Liquid N Broadcast on Fields Had Greater Loss

Iowa on-farm trials in 2006 showed more nitrogen was lost by applying liquid N on soil surface.

Cutting edge ideas on crop management and soil fertility were the focus of the annual On-Farm Network conference, sponsored by the Iowa Soybean Association, held in Des Moines February 21.

Tracy Blackmer, director of research for ISA, headed up the program. He told farmers attending the meeting that "There are a number of things you'll be interested in this year to help you improve corn and soybean yields."

The program explored those topics - as the 2007 meeting was a lot more than a "Nitrogen Conference," which is what the one-day meeting was called in recent years. "The economics of what we showed farmers this year was compelling as we looked at the results of our studies. Farmers need to do crop management practices that are more optimal and timely. That will allow them to either maintain or even increase their yield - without spending more money," says Blackmer.

Compare corn price vs. N rate

In the session that covered the results of corn nitrogen trials that the On-Farm Network conducted on farmers' farms around Iowa in 2006, farmers asked: How does the optimal nitrogen rate we should apply for corn change when prices jump from $2.50 corn to $4.00 corn? Does the higher price we see for corn this year influence the optimal N application rate?

"The answer is the higher corn price per bushel is less of a factor than the management practices we've seen in our on-farm trials," he says. "For example, the difference we saw in our preplant liquid nitrogen vs. preplant anhydrous trials is that farmers are losing more of the nitrogen and thus more yield potential with liquid N broadcast on the soil surface. That's much more of a profitability factor than the change in nitrogen rate with $4 corn.

"When we decide to conduct these trials, we don't start off by saying we already know the answers," says Blackmer. "Instead we go out and do the testing in farmers fields and evaluate the results. In 2006, we've had more clear-cut answers to our questions than we've ever had in previous years."

Greater loss from liquid N

ISA's on-farm trials across the state compared preplant liquid N vs. preplant anhydrous in 2006. "In the past several years we talked about how we suspected some loss with liquid nitrogen when it is spring applied on the soil surface. The spring of 2006 wasn't really a wet year in the early part of the season, but we did see some yield differences," he says. Yields were lower where the N wasn't worked into the soil or wasn't knifed into the soil.

At the same time, by comparing fall anhydrous application with spring or side-dress treatments in 2006, it was dry enough in spring 2006 that the side-dress treatments actually did slightly worse than the fall-applied anhydrous treatments.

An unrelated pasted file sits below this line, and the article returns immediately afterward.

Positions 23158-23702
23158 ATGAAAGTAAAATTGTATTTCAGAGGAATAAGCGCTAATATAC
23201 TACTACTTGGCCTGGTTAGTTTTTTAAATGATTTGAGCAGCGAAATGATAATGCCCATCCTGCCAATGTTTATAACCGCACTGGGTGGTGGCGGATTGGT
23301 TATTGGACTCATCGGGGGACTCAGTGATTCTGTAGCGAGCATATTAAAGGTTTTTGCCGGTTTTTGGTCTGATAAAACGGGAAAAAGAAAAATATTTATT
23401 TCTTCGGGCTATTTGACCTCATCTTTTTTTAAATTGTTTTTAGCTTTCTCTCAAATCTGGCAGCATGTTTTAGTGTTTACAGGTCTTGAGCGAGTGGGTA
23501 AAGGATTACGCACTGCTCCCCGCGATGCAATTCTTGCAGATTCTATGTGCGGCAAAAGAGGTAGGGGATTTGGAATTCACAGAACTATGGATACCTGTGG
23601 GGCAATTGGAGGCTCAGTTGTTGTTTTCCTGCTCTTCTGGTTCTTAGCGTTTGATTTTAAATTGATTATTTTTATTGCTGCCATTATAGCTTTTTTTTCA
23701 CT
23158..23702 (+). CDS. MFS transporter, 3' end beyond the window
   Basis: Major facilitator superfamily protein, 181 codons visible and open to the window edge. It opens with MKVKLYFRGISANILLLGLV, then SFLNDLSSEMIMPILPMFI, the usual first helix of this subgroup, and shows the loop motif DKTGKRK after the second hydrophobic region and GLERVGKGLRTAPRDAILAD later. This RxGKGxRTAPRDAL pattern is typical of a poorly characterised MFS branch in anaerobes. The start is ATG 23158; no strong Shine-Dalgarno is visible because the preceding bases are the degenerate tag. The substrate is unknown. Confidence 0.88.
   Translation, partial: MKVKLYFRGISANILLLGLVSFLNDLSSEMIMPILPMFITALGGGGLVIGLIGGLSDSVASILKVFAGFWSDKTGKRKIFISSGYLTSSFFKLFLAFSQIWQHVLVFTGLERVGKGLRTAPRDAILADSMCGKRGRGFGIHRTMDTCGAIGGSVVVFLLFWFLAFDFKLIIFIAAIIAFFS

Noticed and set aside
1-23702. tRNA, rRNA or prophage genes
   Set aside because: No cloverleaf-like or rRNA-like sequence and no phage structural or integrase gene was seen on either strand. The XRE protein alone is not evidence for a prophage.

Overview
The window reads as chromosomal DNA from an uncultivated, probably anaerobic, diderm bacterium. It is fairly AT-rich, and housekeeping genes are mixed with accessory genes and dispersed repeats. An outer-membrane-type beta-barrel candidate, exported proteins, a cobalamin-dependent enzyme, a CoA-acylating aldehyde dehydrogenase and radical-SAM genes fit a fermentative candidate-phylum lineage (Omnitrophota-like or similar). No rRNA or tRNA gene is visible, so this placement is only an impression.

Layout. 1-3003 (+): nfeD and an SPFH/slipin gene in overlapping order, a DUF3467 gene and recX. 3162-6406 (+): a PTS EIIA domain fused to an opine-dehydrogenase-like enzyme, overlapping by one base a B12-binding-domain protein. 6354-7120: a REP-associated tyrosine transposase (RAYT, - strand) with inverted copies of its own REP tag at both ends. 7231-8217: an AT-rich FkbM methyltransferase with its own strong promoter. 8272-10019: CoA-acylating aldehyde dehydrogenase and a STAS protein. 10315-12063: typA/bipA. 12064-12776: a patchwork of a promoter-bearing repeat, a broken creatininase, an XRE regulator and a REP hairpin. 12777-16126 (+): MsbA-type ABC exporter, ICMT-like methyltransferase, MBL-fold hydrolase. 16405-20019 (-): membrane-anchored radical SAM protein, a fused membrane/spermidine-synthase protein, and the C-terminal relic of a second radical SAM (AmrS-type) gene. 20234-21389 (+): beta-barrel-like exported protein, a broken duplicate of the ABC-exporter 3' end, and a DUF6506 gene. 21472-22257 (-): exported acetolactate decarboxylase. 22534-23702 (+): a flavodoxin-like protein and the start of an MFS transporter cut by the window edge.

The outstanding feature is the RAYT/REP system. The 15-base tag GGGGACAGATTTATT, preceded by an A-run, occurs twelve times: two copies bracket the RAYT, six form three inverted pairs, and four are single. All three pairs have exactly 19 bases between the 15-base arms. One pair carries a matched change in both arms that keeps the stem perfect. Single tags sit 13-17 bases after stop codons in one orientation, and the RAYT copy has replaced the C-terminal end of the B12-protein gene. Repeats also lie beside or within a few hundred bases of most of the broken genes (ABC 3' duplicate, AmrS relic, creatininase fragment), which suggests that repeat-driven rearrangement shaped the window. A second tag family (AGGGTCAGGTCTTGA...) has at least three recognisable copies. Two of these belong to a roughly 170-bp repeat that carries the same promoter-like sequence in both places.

"Farmers really don't think about this," he notes. "But it is possible, depending on the year. And by going out and looking at what happened we have enough sites replicated across the state that we can prove this statistically."

Fungicides are popular topic

At this year's conference, Blackmer and other researchers talked about more than just nitrogen. Farmers were very interested in the results of the on-farm manure trials. "Manure trials remain the category where we have the biggest yield losses from what people are expecting of any of our trials," says Blackmer. "Those manure trials cost me the most on the yield payouts in 2006."

What else were farmers interested in at this year's meeting? "Foliar fungicide application to corn plants has been the most popular topic farmers have talked about this year," he adds. "They keep asking us, did it pay to spray a foliar fungicide on cornfields? Looking at the results of our on-farm trials, we can indeed tell farmers on average how much it paid.

"We saw big differences in corn yield depending on how the fungicide was applied - aircraft vs. ground sprayer," says Blackmer. "With the aircraft applied fungicide treatments we got over a 10 bushel per acre yield increase compared to no fungicide being applied. With ground applications we only averaged around a 4-bushel yield increase on corn. Also, we noticed that the later in the season that we applied the fungicides to corn, the better our yields."

Higher prices for soybeans

On soybeans, the trials with foliar fungicide application showed that the results for 2006 weren't much different than those in the trials of past years. "But today, the difference of having a $7 per bushel price for beans vs. $4.50 per bushel beans means there's a different interpretation of the results in terms of profitability," says Blackmer. "You don't have to get as big of a yield increase with today's higher priced corn and beans. Higher priced grain makes it easier to justify paying for fungicide treatment."

The presentations at this year's ISA On-Farm Network Conference delivered a lot of information about various trials ISA sponsored in 2006 on farms across Iowa. Remote sensing, liming, government programs and the proposed 2007 Farm Bill were also discussed at the Feb. 21 On-Farm Conference.

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